In keeping with our bid to be simultaneously relevant and irrelevant, we observe National Spaghetti Day with a brief survey of classic comedy scenes involving spaghetti:
Charlie Chaplin, The Count (1916)
Spaghetti is a notoriously difficult to eat at all, let alone do so politely. Think how much harder it must be to control as a comic prop! But this was just the sort of challenge, Charlie Chaplin relished. In The Count, Chaplin makes comedy out of his embarrassed inability to get the food to his mouth, while generously allotting the trickier and more impressive comic business of SKILFULLY eating spaghetti to his scene partner Eric Campbell.
Larry Semon, Risks and Roughnecks (1917)
In this comedy about a Black Hand style gang of Italian crooks, pioneering comedian Larry Semon reverses the film so that his spaghetti magically zips into his mouth.
Buster Keaton, The Cook (1918)
The Cook is actually a Fatty Arbuckle vehicle, but the spaghetti routine in question belongs exclusively to then supporting player Buster Keaton who devises many ingenious alternative methods of eating the tricky food
Charlie Chaplin, City Lights (1931)
Substitution was a favorite comic strategy of Chaplin’s. In The Gold Rush, he had eaten shoelaces like spaghetti. In City Lights, he accidentally ingests a party streamer.
The Marx Brothers, A Night at the Opera (1935)
A Night at the Opera contains a couple of memorable spaghetti moments. The picture above is just a quick sight gag. When we first meet impresario Herman Gottlieb (Sig Ruman) he is hidden behind his giant forkful. Later in the film, more poignantly, the starving stowaways devour a spaghetti dinner at the first opportunity.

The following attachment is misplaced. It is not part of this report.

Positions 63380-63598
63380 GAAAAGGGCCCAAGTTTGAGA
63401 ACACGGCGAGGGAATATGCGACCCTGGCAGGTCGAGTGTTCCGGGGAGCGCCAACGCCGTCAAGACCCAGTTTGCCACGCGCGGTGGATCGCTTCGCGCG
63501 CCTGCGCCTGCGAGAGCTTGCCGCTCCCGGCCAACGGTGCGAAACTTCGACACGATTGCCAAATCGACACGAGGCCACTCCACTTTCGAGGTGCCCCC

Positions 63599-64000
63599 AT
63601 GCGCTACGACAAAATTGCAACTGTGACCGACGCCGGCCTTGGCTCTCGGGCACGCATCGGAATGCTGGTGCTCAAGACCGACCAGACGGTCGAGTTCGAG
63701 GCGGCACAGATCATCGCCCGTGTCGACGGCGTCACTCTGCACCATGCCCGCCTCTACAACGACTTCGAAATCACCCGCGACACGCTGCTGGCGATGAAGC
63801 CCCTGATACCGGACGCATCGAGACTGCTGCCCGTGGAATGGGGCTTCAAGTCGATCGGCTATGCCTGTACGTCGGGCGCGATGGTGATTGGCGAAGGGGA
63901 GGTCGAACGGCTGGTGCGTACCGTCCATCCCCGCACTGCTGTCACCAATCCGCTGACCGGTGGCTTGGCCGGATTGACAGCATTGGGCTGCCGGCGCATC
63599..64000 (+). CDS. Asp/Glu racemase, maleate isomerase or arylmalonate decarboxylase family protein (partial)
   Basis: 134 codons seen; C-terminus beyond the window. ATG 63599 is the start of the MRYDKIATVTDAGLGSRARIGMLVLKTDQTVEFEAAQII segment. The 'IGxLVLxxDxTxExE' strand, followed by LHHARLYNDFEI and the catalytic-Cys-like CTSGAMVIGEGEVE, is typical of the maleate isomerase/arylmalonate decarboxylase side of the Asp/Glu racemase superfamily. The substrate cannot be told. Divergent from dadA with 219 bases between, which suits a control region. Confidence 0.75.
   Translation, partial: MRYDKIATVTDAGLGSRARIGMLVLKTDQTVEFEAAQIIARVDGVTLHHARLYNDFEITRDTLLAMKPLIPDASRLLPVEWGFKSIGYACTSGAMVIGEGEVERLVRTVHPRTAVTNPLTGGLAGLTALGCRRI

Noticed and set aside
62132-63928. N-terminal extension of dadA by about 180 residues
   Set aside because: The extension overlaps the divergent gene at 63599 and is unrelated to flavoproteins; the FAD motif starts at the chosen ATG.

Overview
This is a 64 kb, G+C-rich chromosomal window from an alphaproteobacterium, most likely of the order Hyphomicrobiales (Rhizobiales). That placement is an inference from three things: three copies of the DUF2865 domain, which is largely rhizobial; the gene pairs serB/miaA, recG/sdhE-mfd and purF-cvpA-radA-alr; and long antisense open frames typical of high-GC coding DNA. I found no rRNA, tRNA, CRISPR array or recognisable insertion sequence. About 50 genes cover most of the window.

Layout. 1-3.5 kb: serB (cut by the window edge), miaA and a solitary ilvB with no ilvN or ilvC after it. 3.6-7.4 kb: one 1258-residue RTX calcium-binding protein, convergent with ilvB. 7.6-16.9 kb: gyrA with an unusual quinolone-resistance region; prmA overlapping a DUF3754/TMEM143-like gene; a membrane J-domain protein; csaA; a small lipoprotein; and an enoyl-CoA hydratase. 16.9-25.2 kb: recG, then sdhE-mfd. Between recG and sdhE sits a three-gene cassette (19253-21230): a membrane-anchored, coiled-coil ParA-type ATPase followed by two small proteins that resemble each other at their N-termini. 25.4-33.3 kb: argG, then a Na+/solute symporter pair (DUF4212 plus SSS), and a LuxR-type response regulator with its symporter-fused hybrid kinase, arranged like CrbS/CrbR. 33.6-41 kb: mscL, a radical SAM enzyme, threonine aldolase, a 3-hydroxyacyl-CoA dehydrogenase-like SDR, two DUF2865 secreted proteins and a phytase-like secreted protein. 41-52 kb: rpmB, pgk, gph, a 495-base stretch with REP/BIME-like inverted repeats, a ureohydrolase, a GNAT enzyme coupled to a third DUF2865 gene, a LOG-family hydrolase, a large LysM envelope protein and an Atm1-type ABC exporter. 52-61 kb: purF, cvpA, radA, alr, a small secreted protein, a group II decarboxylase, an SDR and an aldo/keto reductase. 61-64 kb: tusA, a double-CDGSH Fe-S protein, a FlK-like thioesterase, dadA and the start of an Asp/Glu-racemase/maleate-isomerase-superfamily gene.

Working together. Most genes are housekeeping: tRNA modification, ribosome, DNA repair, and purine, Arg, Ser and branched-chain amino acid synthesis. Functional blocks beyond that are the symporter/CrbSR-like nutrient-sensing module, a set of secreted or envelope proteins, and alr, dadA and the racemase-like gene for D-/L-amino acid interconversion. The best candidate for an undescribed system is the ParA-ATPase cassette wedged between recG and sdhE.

Charlie Chaplin, The Great Dictator (1940)
Inevitably, Chaplin’s dictator Adenoid Hynkel has a spaghetti fight with his foremost frenemy, Benzini Napoloni (Jack Oakie), leader of Bacteria.
The Three Stooges, Malice in the Palace (1949)
The Three Stooges fooled around with spaghetti too many times to count. In Malice in the Palace they are waiters who drop it all over the heads of their customers, Vernon Dent and George J. Lewis. The two men prove to be crooks, who hire them to steal a priceless diamond.
Jerry Lewis, My Friend Irma Goes West (1950)
In this sequel to Martin and Lewis’s first film My Friend Irma, Dean Martin is busy trying to gain traction in Hollywood, while Jerry Lewis has this crazy date with a woman who would never sit still for a second of this in real life. As a bonus, we link you this hilarious clip from The Disorderly Orderly (1964), featuring also Benny Rubin as a politically incorrect waiter. You’re welcome.
The Three Stooges, Income Tax Sappy (1954)
Dumping this spaghetti on this woman’s head has very little to do with the ostensible plot of Income Tax Sappy, in which the Stooges play a trio of tax cheats.
I Love Lucy, “Hollywood at Last” (1955)
In the classic episode, Lucille Ball very ungracefully eats spaghetti at the Brown Derby and has a memorable encounter with William Holden.
Jack Lemmon, The Apartment (1960)
We skirt the edge of the modern here, where Jack Lemmon’s quirky bachelor C.C. Baxter memorably strains his spaghetti through a tennis racket.
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